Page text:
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Eating Your Way to Optimal Kidney Health


February 29, 2024

Eating Your Way to Optimal Kidney Health

Your kidneys are the bean-shaped organs on either side of the lower abdomen and are primarily responsible for removing waste and excess bodily fluids. The kidneys also balance fluids in the body, release hormones that regulate blood pressure, and more. Though they may not be as frequently talked about as the heart or brain, healthy kidney function is essential for life. As the same is true for the heart, brain, and every other organ in the body, what you eat and how you fuel these organs matters greatly. In honor of March as National Kidney Month and National Nutrition Month, let’s zero in on what you can eat to give your kidneys the nutrition they need to do their job well.

Critical Nutrients for Kidney Health

Protein – The human body uses dietary protein to help build and maintain muscle mass (especially important as we age), repair damaged tissue, and fight infection. And while all-protein diets are touted as “healthy and safe” by many people who engage in them, too much protein intake can be tricky for the kidneys to process. Especially for people who already have kidney problems, eating lean sources of protein in moderation is critical. The most kidney-friendly protein sources include egg whites, fish, and legumes like chickpeas, lentils, and edamame. 

Fruits and Vegetables – The highest concentrations of essential and kidney-healthy nutrients, vitamins, minerals, and fiber can often be found in the produce department. For example, blueberries, cranberries, red grapes, apples, and pineapples are fantastic sources of antioxidants that can help protect the kidneys and provide additional anti-inflammatory properties. On the vegetable front, bell peppers, onions, cauliflower, arugula, and radishes, among plenty of other veggies, are also great vitamin and mineral sources. Flavorful vegetables can be great salt substitutes – adding lots of flavors to your foods without the added sodium that can be hard on the kidneys. Additionally, people with kidney conditions should be mindful of the potassium and phosphorous content of their fruits and vegetables, as too much of these minerals can hinder kidney performance.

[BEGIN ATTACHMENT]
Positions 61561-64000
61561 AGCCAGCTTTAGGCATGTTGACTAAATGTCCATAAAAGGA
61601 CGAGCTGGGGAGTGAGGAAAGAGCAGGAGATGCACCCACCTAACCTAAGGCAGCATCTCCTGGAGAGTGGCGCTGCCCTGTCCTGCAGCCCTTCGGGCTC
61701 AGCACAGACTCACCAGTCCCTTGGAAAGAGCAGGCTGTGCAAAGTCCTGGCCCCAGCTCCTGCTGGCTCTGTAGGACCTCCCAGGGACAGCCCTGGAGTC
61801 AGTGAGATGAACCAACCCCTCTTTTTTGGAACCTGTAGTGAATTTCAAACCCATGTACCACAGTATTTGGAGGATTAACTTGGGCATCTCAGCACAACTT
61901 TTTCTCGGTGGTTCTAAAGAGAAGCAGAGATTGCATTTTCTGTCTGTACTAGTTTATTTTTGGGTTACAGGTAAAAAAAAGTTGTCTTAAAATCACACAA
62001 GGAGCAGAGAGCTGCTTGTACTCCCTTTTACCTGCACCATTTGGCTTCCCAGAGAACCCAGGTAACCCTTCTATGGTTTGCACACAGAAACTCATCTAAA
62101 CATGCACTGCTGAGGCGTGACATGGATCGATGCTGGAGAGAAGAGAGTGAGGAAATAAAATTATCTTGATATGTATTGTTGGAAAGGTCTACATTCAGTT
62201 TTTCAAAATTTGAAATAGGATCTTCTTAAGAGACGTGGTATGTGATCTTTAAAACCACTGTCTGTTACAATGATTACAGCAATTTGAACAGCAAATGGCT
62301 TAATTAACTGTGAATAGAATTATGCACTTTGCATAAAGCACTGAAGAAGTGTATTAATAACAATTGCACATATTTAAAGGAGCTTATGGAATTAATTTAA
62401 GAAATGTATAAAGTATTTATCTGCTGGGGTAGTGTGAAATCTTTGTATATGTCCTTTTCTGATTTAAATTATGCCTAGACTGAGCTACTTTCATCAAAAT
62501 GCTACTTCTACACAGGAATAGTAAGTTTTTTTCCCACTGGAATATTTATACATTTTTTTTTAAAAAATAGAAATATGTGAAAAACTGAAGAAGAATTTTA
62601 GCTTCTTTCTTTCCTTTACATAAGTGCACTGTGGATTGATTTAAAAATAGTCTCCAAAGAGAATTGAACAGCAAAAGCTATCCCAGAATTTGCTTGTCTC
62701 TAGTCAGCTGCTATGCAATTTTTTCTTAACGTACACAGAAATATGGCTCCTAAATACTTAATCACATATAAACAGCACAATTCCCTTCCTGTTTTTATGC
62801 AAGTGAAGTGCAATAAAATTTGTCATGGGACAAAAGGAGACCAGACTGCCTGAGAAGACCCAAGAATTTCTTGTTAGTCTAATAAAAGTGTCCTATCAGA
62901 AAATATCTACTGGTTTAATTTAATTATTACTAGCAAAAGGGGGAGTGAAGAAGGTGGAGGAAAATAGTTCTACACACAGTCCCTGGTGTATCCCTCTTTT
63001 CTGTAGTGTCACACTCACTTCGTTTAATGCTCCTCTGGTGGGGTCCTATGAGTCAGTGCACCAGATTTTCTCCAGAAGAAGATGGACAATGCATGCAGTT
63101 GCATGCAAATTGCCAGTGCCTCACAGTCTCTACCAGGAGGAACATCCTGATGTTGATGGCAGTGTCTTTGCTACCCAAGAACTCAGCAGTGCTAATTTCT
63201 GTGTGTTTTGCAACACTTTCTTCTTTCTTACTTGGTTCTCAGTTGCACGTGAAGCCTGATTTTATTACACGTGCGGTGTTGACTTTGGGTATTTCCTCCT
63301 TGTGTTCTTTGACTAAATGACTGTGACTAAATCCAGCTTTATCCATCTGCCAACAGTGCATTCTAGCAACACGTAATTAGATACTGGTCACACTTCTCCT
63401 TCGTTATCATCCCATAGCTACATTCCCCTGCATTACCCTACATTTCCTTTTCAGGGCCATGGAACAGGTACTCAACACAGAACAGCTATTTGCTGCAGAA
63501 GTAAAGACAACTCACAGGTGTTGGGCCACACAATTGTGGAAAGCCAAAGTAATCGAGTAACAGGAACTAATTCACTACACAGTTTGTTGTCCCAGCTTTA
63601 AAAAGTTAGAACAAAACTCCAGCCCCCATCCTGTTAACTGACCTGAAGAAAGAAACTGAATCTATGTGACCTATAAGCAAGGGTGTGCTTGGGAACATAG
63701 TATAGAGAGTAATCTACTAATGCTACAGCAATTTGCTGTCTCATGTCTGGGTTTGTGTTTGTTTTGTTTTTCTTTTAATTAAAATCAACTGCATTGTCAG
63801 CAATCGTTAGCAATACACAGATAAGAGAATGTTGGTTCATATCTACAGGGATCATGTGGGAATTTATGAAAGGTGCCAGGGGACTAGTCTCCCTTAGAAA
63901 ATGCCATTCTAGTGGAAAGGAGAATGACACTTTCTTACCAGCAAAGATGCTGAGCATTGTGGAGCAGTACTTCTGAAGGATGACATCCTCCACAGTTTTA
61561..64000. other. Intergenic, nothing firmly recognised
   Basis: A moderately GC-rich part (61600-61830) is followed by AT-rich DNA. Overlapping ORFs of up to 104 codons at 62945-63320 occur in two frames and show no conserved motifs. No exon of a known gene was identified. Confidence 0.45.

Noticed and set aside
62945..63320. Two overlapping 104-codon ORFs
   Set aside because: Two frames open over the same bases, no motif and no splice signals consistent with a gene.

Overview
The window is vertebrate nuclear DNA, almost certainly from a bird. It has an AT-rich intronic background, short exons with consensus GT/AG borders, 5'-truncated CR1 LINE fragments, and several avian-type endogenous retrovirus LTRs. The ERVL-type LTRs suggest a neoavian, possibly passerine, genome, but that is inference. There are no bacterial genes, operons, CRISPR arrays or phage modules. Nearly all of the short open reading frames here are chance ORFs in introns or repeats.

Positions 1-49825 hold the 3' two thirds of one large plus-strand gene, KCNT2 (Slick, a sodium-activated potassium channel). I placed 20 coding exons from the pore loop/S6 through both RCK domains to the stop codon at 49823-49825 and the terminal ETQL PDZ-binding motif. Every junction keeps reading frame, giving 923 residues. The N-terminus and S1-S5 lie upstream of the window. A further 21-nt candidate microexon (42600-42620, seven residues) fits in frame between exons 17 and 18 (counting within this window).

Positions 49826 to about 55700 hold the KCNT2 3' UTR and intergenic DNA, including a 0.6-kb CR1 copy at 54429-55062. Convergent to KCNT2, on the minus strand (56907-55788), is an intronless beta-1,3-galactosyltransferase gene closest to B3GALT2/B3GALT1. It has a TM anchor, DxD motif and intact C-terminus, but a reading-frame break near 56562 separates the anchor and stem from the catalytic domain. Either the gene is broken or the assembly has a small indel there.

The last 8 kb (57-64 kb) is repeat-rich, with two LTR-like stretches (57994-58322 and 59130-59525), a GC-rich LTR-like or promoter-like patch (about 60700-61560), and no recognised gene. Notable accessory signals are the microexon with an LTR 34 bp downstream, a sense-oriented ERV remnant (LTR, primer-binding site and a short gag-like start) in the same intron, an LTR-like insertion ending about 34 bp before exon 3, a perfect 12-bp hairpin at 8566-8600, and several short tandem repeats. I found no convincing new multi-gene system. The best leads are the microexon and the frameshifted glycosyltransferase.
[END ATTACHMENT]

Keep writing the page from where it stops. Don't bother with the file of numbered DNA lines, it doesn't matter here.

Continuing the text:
Healthy Fats – A diet that includes healthy fats is essential for energy, building the body’s cell membranes and nerve tissues, and adequately absorbing vitamins and minerals. Fish, avocados, low-phosphorus cheeses, and olive and avocado oils are all great sources of healthy fats that can benefit and non-irritate the kidneys. Many people obtain healthy fats by consuming raw nuts. But for people with kidney disease or other chronic kidney conditions, not all nuts are beneficial. Macadamia nuts, however, can be safer sources of healthy fats and vitamin B. 

Foods to Limit or Avoid

The list of foods to avoid for optimal kidney health is generally the same as the list to avoid for overall nutritional health. Processed foods and meats, foods high in sodium, sugary beverages, and those high in added sugar should all be avoided. Specifically for people with kidney disease or other kidney conditions, certain fruits high in potassium or phosphorus should also be avoided, as these are harder for already damaged kidneys to process.

A kidney-friendly diet generally includes foods low in salt, fat, and cholesterol, emphasizing unprocessed whole foods – especially fruits and vegetables. For packaged foods, be mindful of labels and the ingredients listed. One way to avoid harmful ingredients and focus on more nutritious meals is to cook more food at home so that you can control the ingredients and their amounts. 

Of course, not all diets are a one-size-fits-all solution. If you have specific questions about your kidney health or conditions that you must account for when preparing meals, talk to your doctor about what ingredients are best for you and ask if consultation with a registered dietitian specializing in kidney health is in order. Otherwise, start today by making small swaps for the unhealthier foods you regularly eat. Small steps continuously over time can lead to significant health rewards that your kidneys and every other organ will thank you for in the future.



S. Adam Ramin, MD
2080 Century Park East, Suite 1407
Century City

Los Angeles, CA 90067
Phone: 310-277-2929
Fax: (310) 862-0399

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